I’ve been having trouble writing about fun and beautiful things. My job as a writer has felt dichotomous with the constant stream of deep, horrific bits of news and political diatribe. The constant narrative in my head: What I may say or think about joyous lifestyle topics can’t matter because we have to be vigilant. We have to focus on women’s rights and conservative theory and global warming. Who needs a new pie recipe when our idyllic world is crashing down around us? It must be irresponsible of me to report on smile-inducing lifestyle items when I am so well known as a sexual assault survivor in a time when I should make my voice heard.
But no. As much as I pour over testimonials and think of responses, I cannot speak. It is time for others to speak. And it is time for me, who spoke so many years ago, to provide solace, comfort and hope. This is why talking about magic is important.
I have just returned from California’s Disneyland and I can say without a doubt that idealism, hope and wonder are exactly what we need.
People joke that they need some pixie dust in their lives as if only the truly blessed ever find it. But what does this mean, exactly? I think deep down, we all just need to be valued. And while embracing a wave of self-esteem we allow our hearts and minds get a break from trauma.
Confidence. Happiness. And attention. This is what overwhelms you at Disney Parks, on Adventures by Disney and sailing aboard each of the cruises. Buttons are handed out for anniversary celebrations and first experiences. Cast members really care about where you are from and beg to know if there are family allergies so they can recommend an appropriate meal. You feel valued.
There is a sense of democratic equality, lining up together for rides or experiencing fireworks as part of a group witnessing a miracle. You look over at another person wearing mouse ears who just saw Pixar images projected all over Sleeping Beauty’s castle and you are part of a team. Friends without having to speak. The pixie dust is a common ground.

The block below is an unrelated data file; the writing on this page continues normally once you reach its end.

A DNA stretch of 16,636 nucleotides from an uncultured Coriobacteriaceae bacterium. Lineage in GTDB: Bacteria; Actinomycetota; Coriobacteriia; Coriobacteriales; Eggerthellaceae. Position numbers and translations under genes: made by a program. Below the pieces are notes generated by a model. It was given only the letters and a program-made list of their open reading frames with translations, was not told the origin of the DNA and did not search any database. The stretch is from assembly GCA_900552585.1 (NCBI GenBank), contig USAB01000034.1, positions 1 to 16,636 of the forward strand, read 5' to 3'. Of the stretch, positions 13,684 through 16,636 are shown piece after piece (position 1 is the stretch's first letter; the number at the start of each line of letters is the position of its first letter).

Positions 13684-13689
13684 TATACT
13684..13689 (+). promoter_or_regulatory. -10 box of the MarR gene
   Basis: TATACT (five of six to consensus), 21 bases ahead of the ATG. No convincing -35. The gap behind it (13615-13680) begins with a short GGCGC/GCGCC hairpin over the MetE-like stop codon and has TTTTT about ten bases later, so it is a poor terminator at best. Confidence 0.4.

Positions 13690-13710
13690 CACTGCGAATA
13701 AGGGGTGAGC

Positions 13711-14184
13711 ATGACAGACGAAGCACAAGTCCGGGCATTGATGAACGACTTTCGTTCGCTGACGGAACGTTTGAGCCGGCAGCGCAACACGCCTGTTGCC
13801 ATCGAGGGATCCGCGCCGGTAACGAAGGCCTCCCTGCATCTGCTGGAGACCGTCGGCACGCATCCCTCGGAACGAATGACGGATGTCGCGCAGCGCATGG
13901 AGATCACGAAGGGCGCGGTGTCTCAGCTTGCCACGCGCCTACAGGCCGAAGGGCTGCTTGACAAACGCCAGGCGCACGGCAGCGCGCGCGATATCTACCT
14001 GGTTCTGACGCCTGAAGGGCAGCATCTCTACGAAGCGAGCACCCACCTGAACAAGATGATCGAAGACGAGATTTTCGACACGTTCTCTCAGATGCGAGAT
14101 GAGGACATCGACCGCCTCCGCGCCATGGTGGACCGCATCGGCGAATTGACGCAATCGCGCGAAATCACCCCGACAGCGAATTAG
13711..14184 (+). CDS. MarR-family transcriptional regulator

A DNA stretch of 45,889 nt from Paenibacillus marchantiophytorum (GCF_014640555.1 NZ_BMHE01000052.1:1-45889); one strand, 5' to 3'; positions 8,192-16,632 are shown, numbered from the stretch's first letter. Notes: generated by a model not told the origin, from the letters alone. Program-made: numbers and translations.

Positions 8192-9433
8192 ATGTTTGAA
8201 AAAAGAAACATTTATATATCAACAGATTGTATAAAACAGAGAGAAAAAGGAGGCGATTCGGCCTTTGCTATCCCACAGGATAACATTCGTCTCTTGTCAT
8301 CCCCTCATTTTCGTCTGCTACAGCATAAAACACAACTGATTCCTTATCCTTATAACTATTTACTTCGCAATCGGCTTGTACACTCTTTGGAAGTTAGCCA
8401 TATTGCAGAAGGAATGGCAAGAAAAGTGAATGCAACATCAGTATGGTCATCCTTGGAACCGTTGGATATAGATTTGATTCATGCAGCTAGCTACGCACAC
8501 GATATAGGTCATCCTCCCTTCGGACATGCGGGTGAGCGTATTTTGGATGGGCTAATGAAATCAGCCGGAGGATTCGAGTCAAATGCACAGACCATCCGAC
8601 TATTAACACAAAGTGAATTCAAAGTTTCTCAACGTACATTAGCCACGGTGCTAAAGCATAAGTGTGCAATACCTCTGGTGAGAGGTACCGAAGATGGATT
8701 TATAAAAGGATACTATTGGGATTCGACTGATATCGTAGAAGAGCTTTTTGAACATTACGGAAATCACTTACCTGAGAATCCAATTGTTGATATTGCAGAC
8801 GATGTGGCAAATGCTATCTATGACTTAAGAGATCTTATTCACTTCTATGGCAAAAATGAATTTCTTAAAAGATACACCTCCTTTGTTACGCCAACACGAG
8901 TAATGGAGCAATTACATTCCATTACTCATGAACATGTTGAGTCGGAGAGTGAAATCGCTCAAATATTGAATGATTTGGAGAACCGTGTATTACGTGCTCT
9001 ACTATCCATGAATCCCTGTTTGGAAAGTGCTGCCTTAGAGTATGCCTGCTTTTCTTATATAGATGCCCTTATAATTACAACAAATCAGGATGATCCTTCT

People are united in their love of characters and stories. We recognize in ourselves the tiny girl who stops short when Elsa emerges to take photos with the guests. We remember our own first time the teacups came into view or chased a Stormtrooper for a photo opp. We are one in our love of storytelling.
We stop in stores to bring a bit of Disney home. A kitchen spatula or model of Pluto for the garden, knowing that our feelings are so positive we must preserve and keep the sentiment alive when we leave.
And so I write. I was kinder when I left California. I gave up my aisle seat on the airplane. Carried a bag for an older man. And that’s not because I’d been reading about politics and tsunamis. It’s because I got a break from it all. Recharged. Remembered that I do believe in magic, kids laughing, families bonding and the exhilaration of roller coasters when you know you are actually safe. In times of strife we have to remember what Walt Disney once said: “Laughter is timeless, imagination has no age, dreams are forever.”